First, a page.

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NIDA. (2001, April 23). Study Clarifies Brain Mechanisms of Cocaine's High. Retrieved from

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April 23, 2001

A team of researchers led by scientists from the National Institute on Drug Abuse's Intramural Research Program has made a major advance in understanding the molecular basis of how cocaine produces its characteristic high, suggesting new targets for developing anti-addiction medicines. The findings, published in the April 24 issue of the Proceedings of the National Academy of Sciences, show that inactivating both the serotonin and dopamine transporters in the brains of mice dramatically reduces their experience of cocaine's rewarding, pleasurable effects. It has been known for some time that cocaine use affects the brain's dopamine system, but also that manipulating dopamine does not fully control cocaine's effects. Thus this study shows the critical importance of the serotonin system as well as the dopamine system in mediating cocaine's pleasurable effects.

"Currently, there is no medication that effectively blocks the brain's reward response to cocaine or that substantially relieves cocaine addiction, " says NIDA director Dr. Alan I. Leshner. "The finding that serotonin as well as dopamine plays a critical role in the development of cocaine addiction suggests a new biological target and approaches for developing such medications."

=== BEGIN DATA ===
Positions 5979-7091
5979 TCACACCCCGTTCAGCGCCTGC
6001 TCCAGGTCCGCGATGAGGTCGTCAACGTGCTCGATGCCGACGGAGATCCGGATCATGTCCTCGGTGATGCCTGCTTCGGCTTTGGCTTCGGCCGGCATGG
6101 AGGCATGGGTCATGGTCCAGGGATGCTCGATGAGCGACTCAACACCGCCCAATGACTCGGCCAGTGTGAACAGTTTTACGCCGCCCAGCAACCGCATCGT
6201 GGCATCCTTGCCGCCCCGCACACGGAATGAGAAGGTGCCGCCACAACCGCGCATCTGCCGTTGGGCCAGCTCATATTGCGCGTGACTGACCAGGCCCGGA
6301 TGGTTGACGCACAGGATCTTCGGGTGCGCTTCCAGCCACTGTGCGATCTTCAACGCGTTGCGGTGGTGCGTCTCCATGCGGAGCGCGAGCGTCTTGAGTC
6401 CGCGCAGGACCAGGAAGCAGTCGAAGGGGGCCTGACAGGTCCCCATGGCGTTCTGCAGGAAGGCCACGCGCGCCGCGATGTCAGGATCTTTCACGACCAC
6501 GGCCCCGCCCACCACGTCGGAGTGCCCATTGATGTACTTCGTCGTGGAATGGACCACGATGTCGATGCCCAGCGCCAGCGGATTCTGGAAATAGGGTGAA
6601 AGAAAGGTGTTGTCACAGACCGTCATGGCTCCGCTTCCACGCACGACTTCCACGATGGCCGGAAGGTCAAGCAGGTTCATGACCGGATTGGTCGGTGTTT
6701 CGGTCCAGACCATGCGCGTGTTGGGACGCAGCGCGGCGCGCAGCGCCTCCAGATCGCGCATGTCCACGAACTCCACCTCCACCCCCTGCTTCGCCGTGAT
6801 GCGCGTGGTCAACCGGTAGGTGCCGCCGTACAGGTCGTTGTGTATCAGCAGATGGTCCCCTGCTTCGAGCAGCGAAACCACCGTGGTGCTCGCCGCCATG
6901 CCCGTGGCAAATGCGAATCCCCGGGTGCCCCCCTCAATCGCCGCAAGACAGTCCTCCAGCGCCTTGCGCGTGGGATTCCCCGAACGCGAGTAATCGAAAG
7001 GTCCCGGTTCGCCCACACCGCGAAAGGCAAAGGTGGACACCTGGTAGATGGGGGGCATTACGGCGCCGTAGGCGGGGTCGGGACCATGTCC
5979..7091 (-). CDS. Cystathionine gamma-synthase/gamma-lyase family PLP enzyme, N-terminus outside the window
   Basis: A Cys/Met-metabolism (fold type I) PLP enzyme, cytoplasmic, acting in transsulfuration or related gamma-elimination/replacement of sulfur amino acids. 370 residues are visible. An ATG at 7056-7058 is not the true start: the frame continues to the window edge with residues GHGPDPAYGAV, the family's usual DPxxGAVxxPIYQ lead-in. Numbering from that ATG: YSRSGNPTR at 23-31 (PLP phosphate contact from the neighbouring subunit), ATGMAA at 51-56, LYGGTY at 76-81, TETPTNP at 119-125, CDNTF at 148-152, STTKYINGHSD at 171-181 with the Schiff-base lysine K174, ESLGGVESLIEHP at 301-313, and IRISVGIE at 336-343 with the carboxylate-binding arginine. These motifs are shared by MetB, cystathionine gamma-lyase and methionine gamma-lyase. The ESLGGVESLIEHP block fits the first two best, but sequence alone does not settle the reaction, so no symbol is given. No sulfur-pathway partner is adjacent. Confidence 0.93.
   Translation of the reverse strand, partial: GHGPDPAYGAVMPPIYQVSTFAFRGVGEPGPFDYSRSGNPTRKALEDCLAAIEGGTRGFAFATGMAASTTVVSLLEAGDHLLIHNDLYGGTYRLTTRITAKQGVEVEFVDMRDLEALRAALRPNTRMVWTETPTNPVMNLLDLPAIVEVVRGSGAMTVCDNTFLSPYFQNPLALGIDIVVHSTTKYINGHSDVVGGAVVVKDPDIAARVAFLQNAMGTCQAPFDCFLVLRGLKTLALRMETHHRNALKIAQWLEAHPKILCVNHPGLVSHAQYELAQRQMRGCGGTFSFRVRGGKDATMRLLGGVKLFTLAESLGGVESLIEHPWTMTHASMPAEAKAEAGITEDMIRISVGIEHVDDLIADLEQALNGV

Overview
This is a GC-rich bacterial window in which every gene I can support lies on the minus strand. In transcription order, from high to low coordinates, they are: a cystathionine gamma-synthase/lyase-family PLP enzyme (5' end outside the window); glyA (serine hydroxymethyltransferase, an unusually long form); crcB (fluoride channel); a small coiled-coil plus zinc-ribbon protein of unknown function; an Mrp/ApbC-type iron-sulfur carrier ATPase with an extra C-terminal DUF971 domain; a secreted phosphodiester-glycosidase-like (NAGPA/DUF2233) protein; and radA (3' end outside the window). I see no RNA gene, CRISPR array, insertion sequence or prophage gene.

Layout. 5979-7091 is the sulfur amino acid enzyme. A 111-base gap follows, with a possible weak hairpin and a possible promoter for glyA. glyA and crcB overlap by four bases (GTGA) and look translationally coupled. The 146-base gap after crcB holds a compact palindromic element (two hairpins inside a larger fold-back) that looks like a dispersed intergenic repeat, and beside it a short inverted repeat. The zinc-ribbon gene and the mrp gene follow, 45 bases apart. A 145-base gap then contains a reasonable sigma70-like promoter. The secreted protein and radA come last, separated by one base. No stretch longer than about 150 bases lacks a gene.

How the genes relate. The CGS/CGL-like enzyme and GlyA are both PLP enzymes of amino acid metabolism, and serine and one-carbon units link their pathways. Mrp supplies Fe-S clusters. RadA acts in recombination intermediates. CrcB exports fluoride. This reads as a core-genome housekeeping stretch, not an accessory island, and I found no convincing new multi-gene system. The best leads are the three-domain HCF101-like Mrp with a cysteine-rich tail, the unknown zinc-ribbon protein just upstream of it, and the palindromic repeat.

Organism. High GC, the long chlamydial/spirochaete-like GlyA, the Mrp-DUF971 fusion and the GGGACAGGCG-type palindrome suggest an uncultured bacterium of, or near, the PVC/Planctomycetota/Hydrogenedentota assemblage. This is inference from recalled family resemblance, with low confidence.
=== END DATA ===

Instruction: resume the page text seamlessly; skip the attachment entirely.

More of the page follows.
Dr. George Uhl, head of the NIDA research team, explains that his team studied genetically altered mice that were missing one or both copies of the dopamine transporter (DAT) and serotonin transporter (SERT) genes. They found that mice with even a single DAT gene copy and no SERT copies still experienced reward/reinforcement following cocaine administration. However, cocaine-induced reward/reinforcement behavior was totally blocked in mice with no DAT gene and either half-normal or absent SERT.

Dr. Uhl says, "These results demonstrate the dependence of cocaine reward on both DAT and SERT blockade. They define for the first time the brain molecular targets necessary for cocaine reward. They suggest that drugs acting on both dopamine and serotonin brain systems might be needed to effectively combat cocaine addiction."